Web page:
Top cleric may be playing role in Iran unrest
One of Iran's most powerful men may be playing a key role behind closed doors in the country's escalating postelection crisis, AP reported.
Former president and influential cleric Ayatollah Hashemi Rafsanjani has made no public comment since Iran erupted into confrontation between backers of hardline President Mahmoud Ahmadinejad and reformists who claim he stole re-election through fraud.
But Iranian TV has shown pictures of Rafsanjani's daughter, Faezeh Hashemi, speaking to hundreds of opposition supporters. And Rafsanjani, who has made no secret of his distaste for Ahmadinejad, was conspicuously absent from an address by the country's supreme leader calling for national unity and siding with the president.
Supreme Leader Ayatollah Ali Khamenei praised Rafsanjani, 75, on Friday as one of the revolution's architects and an effective political figure for many years, but he acknowledged that the two have "many differences of opinion."
"Of course, the president's ideas are closer to mine," Khamenei said, warning opposition candidate Mir Hossein Mousavi and his supporters to halt protests or face the consequences.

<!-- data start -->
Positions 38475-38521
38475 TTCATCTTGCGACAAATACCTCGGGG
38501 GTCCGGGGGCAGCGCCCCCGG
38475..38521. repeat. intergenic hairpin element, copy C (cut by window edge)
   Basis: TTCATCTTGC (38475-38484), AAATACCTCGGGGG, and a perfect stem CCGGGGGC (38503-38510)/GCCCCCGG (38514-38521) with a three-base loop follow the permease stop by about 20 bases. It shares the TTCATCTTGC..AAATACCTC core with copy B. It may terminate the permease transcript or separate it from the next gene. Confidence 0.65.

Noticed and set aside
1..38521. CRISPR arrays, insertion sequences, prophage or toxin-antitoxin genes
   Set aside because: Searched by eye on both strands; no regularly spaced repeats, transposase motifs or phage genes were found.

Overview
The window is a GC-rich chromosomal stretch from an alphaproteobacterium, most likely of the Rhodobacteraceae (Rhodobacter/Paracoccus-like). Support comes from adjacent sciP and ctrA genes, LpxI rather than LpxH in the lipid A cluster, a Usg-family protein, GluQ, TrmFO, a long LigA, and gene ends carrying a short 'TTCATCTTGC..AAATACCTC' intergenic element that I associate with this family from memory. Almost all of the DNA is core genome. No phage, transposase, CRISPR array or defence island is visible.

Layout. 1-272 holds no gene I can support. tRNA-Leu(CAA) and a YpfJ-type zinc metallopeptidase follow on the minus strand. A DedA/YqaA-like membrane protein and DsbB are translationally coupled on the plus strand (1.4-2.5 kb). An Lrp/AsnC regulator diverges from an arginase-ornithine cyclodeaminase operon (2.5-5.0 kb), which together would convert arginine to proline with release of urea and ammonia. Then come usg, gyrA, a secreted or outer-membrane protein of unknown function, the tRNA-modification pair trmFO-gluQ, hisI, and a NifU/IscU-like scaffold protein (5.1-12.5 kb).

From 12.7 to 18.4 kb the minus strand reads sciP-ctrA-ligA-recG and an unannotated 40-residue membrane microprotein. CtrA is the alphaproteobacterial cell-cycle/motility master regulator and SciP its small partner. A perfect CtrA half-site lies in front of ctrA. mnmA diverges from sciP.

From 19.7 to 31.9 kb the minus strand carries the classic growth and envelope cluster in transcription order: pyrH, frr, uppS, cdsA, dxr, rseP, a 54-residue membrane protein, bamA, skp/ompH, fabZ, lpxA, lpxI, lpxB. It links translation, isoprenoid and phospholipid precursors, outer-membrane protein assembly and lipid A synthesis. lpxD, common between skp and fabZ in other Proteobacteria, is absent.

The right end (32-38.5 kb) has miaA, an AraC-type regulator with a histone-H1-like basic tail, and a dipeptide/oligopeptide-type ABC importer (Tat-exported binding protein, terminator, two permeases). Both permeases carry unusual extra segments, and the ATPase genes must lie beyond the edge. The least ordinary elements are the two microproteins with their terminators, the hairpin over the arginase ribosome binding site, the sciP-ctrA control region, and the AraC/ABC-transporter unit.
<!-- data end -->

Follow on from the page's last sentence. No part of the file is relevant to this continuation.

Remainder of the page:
Demonstrators clashed with security forces in Tehran on Saturday despite the ultimatum in the most widespread violence of the crisis. There were unconfirmed reports of violence in other Iranian cities.
While his true views, and even his whereabouts, remain unclear, any support for the opposition would place Rafsanjani in direct conflict with many of the most powerful clerics in Iran's highest echelons of power.
Rafsanjani was president between 1989 and 1997, but failed to win a third term when in 2005, losing to Ahmadinejad in a runoff. He was a close follower of the late Ayatollah Ruhollah Khomeini, father of Iran's Islamic Revolution. He now heads the Expediency Council, a body that arbitrates disputes between parliament and the unelected Guardian Council, which can block legislation.
He also is the head of the powerful Assembly of Experts, which comprises senior clerics who can elect and dismiss the country's supreme leader.